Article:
For now, let’s skip over the years that followed except to say that, I eventually hit a “now or never” point and began to take myself and my writing seriously. I finally understood that it wasn’t for publishers to decide if I wrote or not, they only determined if or when I got published. By the time I had finished Casualties and was ready to submit, even that had begun to change. Self-publishing was gathering steam, gaining momentum with the advent of e-books, and turning some writers, especially those who focused on particular genres, into authors with giant followings and incomes to match.
When I hit that lottery back in 2015 -- and submitting a manuscript for publication bears a strong resemblance to the biggest game of luck there is -- I was over the moon. I had made it into a club I’d longed to be part of and I’d done it without the MFA (Masters of Fine Arts) that I’d once believed would have legitimized me as a writer in the eyes of all the choosers.
I would not trade the feeling I had the day my agent called me with the news for anything in the world. A big part of me wants that feeling again. On the other hand, there is a growing part of me that is very interested in what would happen if I didn’t wait to be chosen but published the novel I’m now writing myself.
With this in mind, I’ve been paying attention to novelists like Elle Griffin and Kristen Tsetsi and a growing number of memoir and nonfiction writers who are experimenting with self-publishing in all formats including serializing their work online with platforms that allow them to interact directly with their readers -- no publisher cutting into the profits. Bookstores become just one of several distribution options. No one comes between the author and the readers; readers interact directly with the writing and the author all along the way. The writers among us will find a treasure trove of articulate discussion, resources, and a burgeoning community of fiction writers who are also experimenting with these ideas over on Elle’s substack called The Novelleist.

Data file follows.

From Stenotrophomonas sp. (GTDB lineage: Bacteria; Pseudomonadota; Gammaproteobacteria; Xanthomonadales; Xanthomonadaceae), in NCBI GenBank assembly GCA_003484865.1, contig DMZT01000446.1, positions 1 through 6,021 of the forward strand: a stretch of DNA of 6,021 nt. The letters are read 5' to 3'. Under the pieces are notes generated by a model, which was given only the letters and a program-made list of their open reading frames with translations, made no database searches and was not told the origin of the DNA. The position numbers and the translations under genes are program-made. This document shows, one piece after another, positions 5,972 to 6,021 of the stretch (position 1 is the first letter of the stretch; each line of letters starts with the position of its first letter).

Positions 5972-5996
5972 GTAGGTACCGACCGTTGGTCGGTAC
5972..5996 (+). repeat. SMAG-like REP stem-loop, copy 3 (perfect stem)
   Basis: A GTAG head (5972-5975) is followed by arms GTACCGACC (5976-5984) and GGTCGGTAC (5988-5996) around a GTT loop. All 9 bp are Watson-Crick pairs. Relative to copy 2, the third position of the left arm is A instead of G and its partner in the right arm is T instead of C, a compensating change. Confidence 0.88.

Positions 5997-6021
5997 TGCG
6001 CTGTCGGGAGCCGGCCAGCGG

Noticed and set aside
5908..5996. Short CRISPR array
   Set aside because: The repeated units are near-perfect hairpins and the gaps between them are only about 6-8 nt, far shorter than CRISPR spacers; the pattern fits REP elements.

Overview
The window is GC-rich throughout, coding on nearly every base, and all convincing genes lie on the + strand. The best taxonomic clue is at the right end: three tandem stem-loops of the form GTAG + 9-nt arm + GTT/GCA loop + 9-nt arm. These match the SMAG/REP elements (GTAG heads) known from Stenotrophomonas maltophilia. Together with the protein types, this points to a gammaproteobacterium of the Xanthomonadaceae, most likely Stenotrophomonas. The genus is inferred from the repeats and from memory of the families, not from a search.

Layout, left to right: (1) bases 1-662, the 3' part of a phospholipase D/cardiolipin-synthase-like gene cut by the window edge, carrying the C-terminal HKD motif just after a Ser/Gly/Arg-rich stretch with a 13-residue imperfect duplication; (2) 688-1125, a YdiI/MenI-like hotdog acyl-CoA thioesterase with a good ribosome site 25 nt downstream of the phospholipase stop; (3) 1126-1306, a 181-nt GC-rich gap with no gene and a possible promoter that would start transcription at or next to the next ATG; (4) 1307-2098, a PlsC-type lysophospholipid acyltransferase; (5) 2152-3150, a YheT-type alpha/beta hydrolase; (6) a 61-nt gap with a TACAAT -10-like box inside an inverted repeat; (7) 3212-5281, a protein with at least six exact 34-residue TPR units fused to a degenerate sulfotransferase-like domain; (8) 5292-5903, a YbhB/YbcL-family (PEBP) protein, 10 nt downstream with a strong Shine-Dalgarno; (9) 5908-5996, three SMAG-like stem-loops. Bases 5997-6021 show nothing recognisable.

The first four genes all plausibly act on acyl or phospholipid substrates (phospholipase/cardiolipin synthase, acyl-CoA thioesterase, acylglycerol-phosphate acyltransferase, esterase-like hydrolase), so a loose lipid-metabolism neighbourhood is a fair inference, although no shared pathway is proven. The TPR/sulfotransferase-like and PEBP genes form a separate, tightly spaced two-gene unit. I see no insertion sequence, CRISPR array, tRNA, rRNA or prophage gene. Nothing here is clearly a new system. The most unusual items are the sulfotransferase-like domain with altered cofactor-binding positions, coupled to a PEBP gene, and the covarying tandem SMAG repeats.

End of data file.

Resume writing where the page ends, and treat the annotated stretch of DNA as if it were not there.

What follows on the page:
I won’t lie, though, I wonder if publishing my own work would make readers and other writers look at me differently. If I bypass the agents and editors who do the choosing, would the work suffer without their editorial eye and input? Would I come to question my own legitimacy as a writer or, (gulp) artist?
I saw myself in this quote from Elle’s essay:
“In this model, it’s the gatekeeper who decides what counts as good enough to publish vs. bad enough not to publish. But they are making those decisions for us based on their own subjective taste. As a result, authors lust for the third-party approval of a Penguin publishing contract—even if it will earn them fewer readers and fewer earnings than a self-published novel.” - Elle Griffin
Ouch. I had lusted for that approval. I wanted it more than I wanted to succeed financially with this book - which is a good thing because while publishing my novel made my dream come true, I made no money. In fact, if you count what it cost me in time to write and promote, I’m deep in the red. Turns out that being chosen may get books on the shelves of the stores but it was up to me to get them to fly off and into people’s homes -- my publisher gave me some support but had other priorities. I had a steep learning curve to climb.